Sometimes, especially when I hear comments like Maguire’s, I feel depressed and I think Thoreau had the right idea: to retreat into the woods, to live apart from society, completely alone and exist solely on what can be foraged nearby.

But I don’t think it would work, I know it definitely wouldn’t work for me. Humans are a social people, and regardless of whether we are introverted or extroverted we still need connections—positive connections—with others. And for many of us, those connections come through the relationships and interactions we have with people in our workplaces.

Workplaces have been identified as key environments in which to undertake preventative action to reduce violence against women and to support women and non-binary individuals who are experiencing or escaping violence. Workplaces can play an effective and important role in supporting all people – no matter what gender you identify as - to remain safe, stay in work and be able to access specialist support services, even when the violence is coming from within the workplace.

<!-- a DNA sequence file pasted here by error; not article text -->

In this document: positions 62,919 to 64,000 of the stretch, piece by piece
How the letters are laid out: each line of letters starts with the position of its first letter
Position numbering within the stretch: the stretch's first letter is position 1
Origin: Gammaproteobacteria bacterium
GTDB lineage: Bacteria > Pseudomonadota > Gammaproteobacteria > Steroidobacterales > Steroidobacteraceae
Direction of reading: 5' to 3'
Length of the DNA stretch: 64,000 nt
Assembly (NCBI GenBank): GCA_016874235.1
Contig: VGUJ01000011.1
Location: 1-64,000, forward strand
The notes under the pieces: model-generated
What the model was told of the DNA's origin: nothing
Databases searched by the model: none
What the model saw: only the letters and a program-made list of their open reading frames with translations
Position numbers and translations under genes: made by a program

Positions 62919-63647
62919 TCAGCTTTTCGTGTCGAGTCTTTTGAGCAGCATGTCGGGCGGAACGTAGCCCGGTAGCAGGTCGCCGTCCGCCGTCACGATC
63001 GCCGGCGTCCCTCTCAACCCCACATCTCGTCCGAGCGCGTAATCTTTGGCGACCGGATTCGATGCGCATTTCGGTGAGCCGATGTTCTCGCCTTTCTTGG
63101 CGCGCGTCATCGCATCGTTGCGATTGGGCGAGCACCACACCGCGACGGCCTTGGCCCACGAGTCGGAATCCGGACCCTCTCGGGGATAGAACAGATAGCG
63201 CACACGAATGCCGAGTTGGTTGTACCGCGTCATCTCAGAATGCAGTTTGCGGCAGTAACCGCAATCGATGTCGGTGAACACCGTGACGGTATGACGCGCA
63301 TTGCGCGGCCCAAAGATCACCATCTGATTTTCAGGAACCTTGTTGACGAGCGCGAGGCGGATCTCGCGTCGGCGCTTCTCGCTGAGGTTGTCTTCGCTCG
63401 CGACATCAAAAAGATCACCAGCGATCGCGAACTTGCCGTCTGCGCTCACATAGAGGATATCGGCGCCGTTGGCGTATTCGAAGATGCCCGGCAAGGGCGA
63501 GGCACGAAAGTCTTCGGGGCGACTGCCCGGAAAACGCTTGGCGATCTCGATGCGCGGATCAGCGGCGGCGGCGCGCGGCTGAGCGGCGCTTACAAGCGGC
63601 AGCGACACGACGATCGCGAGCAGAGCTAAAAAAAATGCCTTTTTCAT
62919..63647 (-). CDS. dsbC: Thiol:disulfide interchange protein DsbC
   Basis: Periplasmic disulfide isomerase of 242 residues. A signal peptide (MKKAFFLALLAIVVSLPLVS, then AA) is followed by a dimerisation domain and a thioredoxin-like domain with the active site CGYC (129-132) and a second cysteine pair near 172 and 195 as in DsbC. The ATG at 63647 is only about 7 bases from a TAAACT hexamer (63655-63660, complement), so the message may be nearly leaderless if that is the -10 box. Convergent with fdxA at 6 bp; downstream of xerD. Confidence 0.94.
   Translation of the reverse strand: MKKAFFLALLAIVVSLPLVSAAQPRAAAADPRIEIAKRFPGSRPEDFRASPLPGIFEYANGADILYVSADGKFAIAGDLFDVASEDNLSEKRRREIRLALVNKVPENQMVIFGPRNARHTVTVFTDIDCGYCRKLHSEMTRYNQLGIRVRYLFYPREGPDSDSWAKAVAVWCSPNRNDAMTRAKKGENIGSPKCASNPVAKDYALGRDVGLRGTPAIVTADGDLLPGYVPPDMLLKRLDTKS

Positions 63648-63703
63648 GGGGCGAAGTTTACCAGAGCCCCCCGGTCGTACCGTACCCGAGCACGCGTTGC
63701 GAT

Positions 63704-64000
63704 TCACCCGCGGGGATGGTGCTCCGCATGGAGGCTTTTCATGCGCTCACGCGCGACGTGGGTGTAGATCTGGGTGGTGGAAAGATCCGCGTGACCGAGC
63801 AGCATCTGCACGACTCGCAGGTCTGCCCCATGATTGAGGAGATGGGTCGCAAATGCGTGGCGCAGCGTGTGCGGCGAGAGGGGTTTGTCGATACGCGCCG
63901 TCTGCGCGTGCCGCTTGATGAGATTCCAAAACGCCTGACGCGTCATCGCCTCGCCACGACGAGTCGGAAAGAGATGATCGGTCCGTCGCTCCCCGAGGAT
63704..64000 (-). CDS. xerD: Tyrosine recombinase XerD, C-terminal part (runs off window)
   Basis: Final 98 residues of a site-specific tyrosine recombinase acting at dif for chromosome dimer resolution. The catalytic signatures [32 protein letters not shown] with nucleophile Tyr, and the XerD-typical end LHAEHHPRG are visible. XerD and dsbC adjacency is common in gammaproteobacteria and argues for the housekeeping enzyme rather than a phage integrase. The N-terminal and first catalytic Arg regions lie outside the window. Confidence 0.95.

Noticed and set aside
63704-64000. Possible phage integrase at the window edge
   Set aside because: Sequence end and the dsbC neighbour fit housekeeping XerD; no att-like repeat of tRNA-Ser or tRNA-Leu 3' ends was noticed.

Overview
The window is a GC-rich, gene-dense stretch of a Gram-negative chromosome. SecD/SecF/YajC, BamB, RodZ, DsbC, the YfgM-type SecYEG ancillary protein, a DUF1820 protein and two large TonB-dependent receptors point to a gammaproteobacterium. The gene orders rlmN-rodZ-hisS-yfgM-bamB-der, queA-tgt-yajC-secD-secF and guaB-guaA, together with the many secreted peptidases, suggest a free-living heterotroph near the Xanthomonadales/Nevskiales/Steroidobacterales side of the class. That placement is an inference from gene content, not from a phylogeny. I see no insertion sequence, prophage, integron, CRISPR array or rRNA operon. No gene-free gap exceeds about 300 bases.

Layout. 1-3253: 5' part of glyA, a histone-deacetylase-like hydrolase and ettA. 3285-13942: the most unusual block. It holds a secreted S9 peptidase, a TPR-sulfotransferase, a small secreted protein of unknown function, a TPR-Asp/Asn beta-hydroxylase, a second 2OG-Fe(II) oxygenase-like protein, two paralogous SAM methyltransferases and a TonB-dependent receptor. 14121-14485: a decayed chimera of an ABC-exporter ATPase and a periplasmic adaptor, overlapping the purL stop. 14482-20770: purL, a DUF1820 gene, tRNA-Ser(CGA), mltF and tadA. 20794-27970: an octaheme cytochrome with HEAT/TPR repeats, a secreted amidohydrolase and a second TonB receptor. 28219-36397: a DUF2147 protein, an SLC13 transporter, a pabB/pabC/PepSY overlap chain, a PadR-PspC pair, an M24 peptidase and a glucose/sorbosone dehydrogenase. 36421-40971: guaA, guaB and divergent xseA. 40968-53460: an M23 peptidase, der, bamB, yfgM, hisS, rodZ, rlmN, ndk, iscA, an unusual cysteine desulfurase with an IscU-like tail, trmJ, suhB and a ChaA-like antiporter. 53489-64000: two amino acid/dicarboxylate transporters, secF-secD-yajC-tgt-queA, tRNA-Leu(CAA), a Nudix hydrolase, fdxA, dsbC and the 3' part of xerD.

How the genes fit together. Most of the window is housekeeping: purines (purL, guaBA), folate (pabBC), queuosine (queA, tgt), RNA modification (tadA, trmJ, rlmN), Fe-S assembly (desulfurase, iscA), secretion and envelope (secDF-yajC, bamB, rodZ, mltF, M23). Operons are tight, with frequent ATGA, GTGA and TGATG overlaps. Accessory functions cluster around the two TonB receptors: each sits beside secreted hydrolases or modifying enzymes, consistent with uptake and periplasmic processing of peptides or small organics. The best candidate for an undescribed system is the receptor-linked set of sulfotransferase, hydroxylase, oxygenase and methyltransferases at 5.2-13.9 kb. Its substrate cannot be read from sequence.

Even though workplace violence affects all industry sectors and all categories of workers, Public Services International identifies the health sector – where women make up the majority of workers – as the best illustrator of the seriousness of the situation. The following data is incredibly significant when you consider the COVID-19 pandemic and the health workers who are our last line of defence against this insidious virus.

The World Health Organization (WHO) calculated that violence in the health sector makes up a quarter of all assaults that take place in the workplace. A recent report from the United States discloses that 54% of emergency nurses reported experiencing violence in the workplace within the seven days of their participation in this study alone.

“When nurses are asked where this violence comes from, they point to patients and visitors on the one hand, and their colleagues and superiors on the other. In fact, work-related violence, and the steady increase thereof, is also due to external factors. It intensifies in situations of war and economic crisis, but it is also a consequence of privatization and austerity measures, which bring with them more deregulation and increased flexibility that translate into violence towards workers in general”.

Enough is enough, to anyone else who engages in violent behaviour that is ‘only a joke’ but in fact demeans, humiliates, threatens, bullies, harasses, discriminates, victimises and assaults other people. Everyone has the right to feel safe at work. And if you don’t feel safe, you now have a list of people outside your workplace you can call.